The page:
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We used cardboard with good results on a hillside. It was full of rocks, poison ivy and other vines. We did not want to dig in it and so for months we tossed cardboard all over it. We used regular cardboard boxes, cereal boxes, cracker boxes, tore up newspaper - basically anything paper we had on hand and we collected paper boxes from other people. We would sit at night and tear up the paper into pieces about the size of two hands. Then, we just tossed it all over the hill. Took a long time but we covered it up. Then, we set logs in place to mark out where we wanted beds, staked the logs in place and piled on more paper in each bed.

Then we piled wood chips in the beds and in some we had horse manure (yes it made a weed mess) and we got some rotten straw too (yes it made a weed mess) and we just kept piling on wood chips and more paper. That was 8 years ago and now the beds are full of good black earth and we do not have much trouble with weeds since we keep piling on paper and wood chips.

 
Adam Briggs
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Years ago I read lasagna gardening by Pat Lanza. It was an exciting book but I never did anything with it.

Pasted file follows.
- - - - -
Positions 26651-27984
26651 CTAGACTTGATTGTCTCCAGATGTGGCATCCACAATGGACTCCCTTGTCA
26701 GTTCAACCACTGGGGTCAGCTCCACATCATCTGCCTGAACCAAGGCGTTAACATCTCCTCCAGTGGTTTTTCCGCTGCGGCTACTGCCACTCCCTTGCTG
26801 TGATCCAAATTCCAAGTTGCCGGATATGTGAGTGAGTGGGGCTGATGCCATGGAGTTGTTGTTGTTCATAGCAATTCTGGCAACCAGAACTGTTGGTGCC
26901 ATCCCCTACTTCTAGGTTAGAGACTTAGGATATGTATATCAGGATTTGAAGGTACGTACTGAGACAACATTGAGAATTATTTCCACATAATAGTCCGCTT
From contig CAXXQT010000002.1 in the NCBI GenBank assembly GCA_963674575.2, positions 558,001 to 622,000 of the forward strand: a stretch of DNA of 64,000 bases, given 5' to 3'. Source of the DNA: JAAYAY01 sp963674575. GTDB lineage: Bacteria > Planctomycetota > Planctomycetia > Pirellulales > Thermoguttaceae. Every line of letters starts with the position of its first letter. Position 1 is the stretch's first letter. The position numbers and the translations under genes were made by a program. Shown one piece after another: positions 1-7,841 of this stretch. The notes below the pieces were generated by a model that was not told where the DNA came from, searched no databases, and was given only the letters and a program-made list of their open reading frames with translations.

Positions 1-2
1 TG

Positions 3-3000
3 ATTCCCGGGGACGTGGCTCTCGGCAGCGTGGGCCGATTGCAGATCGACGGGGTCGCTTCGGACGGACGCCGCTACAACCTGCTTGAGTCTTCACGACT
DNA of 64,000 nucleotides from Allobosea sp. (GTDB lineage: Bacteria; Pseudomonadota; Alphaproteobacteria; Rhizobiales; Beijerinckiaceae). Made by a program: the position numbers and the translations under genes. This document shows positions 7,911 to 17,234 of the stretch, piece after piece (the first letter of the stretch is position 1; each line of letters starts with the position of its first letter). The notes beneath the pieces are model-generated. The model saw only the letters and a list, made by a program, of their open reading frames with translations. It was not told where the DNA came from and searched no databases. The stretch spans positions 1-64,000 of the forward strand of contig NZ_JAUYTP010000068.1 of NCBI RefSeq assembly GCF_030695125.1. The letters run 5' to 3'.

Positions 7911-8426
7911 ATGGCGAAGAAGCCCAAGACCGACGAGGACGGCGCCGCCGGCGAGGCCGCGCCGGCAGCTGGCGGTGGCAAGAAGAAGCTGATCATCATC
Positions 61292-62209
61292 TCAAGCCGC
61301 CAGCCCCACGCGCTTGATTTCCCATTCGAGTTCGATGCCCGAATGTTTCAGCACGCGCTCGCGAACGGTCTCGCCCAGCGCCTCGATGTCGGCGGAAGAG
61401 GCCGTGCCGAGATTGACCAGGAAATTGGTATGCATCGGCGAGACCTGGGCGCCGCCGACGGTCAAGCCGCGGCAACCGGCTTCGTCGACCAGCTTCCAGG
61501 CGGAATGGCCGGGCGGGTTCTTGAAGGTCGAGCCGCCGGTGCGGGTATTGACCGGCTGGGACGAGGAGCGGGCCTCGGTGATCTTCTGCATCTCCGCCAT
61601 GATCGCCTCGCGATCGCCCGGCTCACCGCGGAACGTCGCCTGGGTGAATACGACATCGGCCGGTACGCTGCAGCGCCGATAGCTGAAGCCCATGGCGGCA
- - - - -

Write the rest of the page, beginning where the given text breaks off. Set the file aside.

I now have great concern with this method. Cardboard and paper have glue and ink. When the items break down into the soil, where does the glue and ink go? Into the soil.

I'm going the hugelkulture way. Gonna keep it real.
 
Mary Ann Asbill
Posts: 124
Location: Western North Carolina
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Good points about the glue and ink. But.....for us it was 7 - 8 years ago and we did not know any better. I would probably still use the newspaper but skip the magazines and cardboard. But, to get rid of the first very bad weeds, then cardboard would be better than using Roundup. Once the initial weeds are under control, then switching to use just wood chips or good rotten straw would work best.

We made another bed using bark and limbs. It worked OK this summer. Still needs to rot some more. Have a good week.
 
Brenda Groth
pollinator
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Location: North Central Michigan
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one time I put a double or triple layer of cardboard down and covered it with piles and piles of chopped down weeds..It took a couple years for the cardboard to disintegrate and the quackgrass rhizomes grew right through it.
 
Dean Spilias
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Classic sheet mulching as taught by Bill Mollison and geoff lawton at the Melbourne PDC this week:
1) Area of grass, weeds, soil or whatever
2) Throw on some vegetable scraps or manure, enough to attract worms; doesn't need to be much; this step is optional but recommended.
3) Apply a layer of WELL SOAKED newspaper, cardboard, old carpet or similar. Should be fairly thick - eg 2 layers cardboard or a whole newspaper (the whole thing, not just a sheet). Must be well soaked, to the point of being waterlogged.
4) Apply mulch 1 foot thick; one straw bale will cover 1.3 square meters or 10-12 square feet. Thick mulch.
Planting then proceeds in pockets of compost in the mulch.
There may be pros and cons to the method, but the method is as described above, with too little moisture and too little mulch resulting in dryness and the inability of the layers to become bedding for worms.